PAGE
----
Actually, when these guarantees first started, hotel chains were good about honoring the guarantee. At least it meant you were looking at the hotel site and comparing prices and that’s what they wanted. It also seemed, at that time, there was more chance the hotel’s listed rate WOULD actually be the same or lower as prices listed on external websites.

As early as 2014, websites started to write about how hotels were “devaluing,” or as the hotels called it “clarifying,” the Best Rate Guarantee programs. Most times this consisted of adding extra hoops to jump through, additional requirements to fulfill and more restrictions, exceptions and other stuff that made filing a successful claim less likely.

Most of the chains (Hyatt, Marriott and IHG) require you to book a room with them first and then put in your claim for a lower rate within a time frame (usually 24-48 hours after the booking). Hilton allows you to put in a claim without a reservation. The chains also require the lower rate you have found to “EXACTLY” match the room you booked on the hotel’s website including the room type, currency, number of beds, number of guests, view and sometimes even the restrictions including cancellation policies and fees. Any website that requires you to log in or download their app to see lower rates are also usually excluded.

I just don’t find it worthwhile to argue and chase the hotels down to make them honor the guarantee they really don’t stick by. If they wanted me to book directly by making a promise, then honor it and don’t find every way to weasel out of it.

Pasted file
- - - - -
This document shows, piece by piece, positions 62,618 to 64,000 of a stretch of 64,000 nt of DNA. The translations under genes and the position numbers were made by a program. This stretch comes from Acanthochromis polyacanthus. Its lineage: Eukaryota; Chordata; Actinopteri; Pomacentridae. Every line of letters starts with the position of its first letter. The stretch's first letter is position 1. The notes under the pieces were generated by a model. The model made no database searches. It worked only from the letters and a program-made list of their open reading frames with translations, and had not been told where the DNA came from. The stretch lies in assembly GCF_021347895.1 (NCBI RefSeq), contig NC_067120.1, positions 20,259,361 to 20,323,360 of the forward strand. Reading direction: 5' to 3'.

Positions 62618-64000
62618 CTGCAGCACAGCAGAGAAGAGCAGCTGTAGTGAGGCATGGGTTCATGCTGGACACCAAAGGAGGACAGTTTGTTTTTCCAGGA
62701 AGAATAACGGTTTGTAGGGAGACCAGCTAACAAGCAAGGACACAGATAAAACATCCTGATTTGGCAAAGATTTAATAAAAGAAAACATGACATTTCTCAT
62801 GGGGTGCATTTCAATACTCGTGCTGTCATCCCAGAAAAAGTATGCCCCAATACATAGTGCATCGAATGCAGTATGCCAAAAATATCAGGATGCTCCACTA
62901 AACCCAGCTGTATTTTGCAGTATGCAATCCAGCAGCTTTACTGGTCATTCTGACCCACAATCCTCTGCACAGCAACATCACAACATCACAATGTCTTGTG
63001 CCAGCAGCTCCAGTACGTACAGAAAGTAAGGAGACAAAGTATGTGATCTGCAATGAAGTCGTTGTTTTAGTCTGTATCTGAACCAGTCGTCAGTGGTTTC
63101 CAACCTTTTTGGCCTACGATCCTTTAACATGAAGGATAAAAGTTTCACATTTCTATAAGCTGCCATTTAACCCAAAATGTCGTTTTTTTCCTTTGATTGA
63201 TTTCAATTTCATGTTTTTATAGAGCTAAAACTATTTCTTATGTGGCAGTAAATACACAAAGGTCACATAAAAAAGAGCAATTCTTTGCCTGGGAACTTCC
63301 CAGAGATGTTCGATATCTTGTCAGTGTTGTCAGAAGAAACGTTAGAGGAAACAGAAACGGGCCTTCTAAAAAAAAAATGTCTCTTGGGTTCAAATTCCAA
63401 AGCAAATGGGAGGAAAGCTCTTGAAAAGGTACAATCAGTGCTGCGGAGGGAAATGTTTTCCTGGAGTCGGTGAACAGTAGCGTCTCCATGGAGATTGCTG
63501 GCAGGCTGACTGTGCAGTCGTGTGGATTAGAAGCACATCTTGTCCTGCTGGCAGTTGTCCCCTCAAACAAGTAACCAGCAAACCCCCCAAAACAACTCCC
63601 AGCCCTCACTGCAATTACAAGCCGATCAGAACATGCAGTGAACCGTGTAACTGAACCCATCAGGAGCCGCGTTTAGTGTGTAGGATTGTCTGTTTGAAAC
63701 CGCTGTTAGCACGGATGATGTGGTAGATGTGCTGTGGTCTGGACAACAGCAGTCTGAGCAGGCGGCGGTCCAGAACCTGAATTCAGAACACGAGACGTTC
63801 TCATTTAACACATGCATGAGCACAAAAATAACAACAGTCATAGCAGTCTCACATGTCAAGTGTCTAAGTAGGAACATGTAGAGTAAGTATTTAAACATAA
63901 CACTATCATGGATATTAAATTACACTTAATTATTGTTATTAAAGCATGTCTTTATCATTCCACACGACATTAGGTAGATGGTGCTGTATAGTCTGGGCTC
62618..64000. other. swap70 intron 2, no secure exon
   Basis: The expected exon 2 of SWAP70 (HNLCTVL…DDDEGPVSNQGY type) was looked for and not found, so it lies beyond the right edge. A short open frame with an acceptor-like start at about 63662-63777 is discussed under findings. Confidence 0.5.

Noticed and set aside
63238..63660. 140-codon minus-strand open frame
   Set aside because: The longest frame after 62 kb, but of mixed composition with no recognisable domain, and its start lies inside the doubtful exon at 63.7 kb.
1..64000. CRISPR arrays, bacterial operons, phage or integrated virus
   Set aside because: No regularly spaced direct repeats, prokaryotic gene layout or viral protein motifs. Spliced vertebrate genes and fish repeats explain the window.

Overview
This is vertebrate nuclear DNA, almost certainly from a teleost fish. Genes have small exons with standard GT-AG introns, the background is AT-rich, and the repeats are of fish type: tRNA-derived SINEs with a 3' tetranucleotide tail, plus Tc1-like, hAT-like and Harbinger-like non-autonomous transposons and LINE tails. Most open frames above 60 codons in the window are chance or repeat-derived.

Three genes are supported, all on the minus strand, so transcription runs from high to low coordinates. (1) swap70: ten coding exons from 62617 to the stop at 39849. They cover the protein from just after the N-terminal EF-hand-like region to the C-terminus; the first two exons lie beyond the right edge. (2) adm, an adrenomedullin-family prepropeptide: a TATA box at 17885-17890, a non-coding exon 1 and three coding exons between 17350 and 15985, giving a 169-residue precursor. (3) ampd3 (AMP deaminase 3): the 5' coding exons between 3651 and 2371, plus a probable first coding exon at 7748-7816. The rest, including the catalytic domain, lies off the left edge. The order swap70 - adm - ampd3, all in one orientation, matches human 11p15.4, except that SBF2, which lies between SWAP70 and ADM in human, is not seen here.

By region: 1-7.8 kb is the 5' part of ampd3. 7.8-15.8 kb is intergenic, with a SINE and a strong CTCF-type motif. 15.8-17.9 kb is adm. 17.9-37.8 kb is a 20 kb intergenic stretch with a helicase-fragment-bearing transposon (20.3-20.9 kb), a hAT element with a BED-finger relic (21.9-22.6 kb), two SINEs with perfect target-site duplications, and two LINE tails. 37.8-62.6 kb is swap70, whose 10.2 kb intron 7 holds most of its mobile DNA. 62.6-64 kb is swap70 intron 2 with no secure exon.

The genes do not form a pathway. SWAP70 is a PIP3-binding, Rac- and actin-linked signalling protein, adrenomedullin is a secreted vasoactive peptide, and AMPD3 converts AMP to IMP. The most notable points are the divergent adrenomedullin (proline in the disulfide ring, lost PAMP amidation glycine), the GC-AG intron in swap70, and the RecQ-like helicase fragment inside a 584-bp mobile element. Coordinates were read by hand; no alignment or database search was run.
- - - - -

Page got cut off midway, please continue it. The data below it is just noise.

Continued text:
Perks due to loyalty status with hotels 

Few of my hotel statuses are top tier (where the really good perks like suite upgrades and free breakfasts start to happen). The list of perks I’ll miss out on reads like this:

  • Free Internet
  • Priority Check-In
  • Upgrade to “preferred” room
  • Free bottle of water (daily or once per stay depending on the hotel)
  • Late check-out (maybe, depends on hotel)

Here’s the other thing. If you put your loyalty number on your reservation by calling or emailing the hotel, they’ll still know you have status with the chain. They may, but have no obligation to, give you some or all of the benefits you’re entitled to, even if booking through an external website. That’s all up to the discretion of the hotel management (But a quick search of the interwebs will let you know if a hotel tends to do this or not).

Points in the hotel loyalty program

This potentially can cost you plenty of points and be a reason to book directly with the hotel. If you’re eligible for a hotel promotion that will give you bonus points, you need to book directly with the hotel. The loyalty point programs are run by corporate and they most definitely will NOT give you ANY points or promotions for stays not booked directly through them.

Missing out on enough points for a free night isn’t worth saving a few bucks by booking through an external site.

Money

Cash is king. Collecting points and getting perks is nice but there’s a point where saving money is just too tempting to resist. If a price is much lower on an external website, I have to weigh those savings against all the things I am giving up. Some of those are easy to give up. I can tether my iPad to my phone, so not having WiFi in the room isn’t a deal-breaker (thanks, T-Mobile). I can buy a bottle of water myself and an upgraded room is nice but I really don’t need to have it.

More Money

On top of possibly having a lower rate, external websites will often post codes for additional discounts and pay rebates for using their sites. I’ll check what the best offers are on Cashbackmonitor.com. If you’re interested in getting cash back instead of miles or points,

Earning Points with the External Websites

Many of the external travel websites also have their own loyalty programs. While most of them aren’t that great and tend to devalue the points you earn quite frequently, the program from Hotels.com has many fans because it’s easy to use and understand. When you book 10 nights with Hotels.com, you get a credit for a “free night.”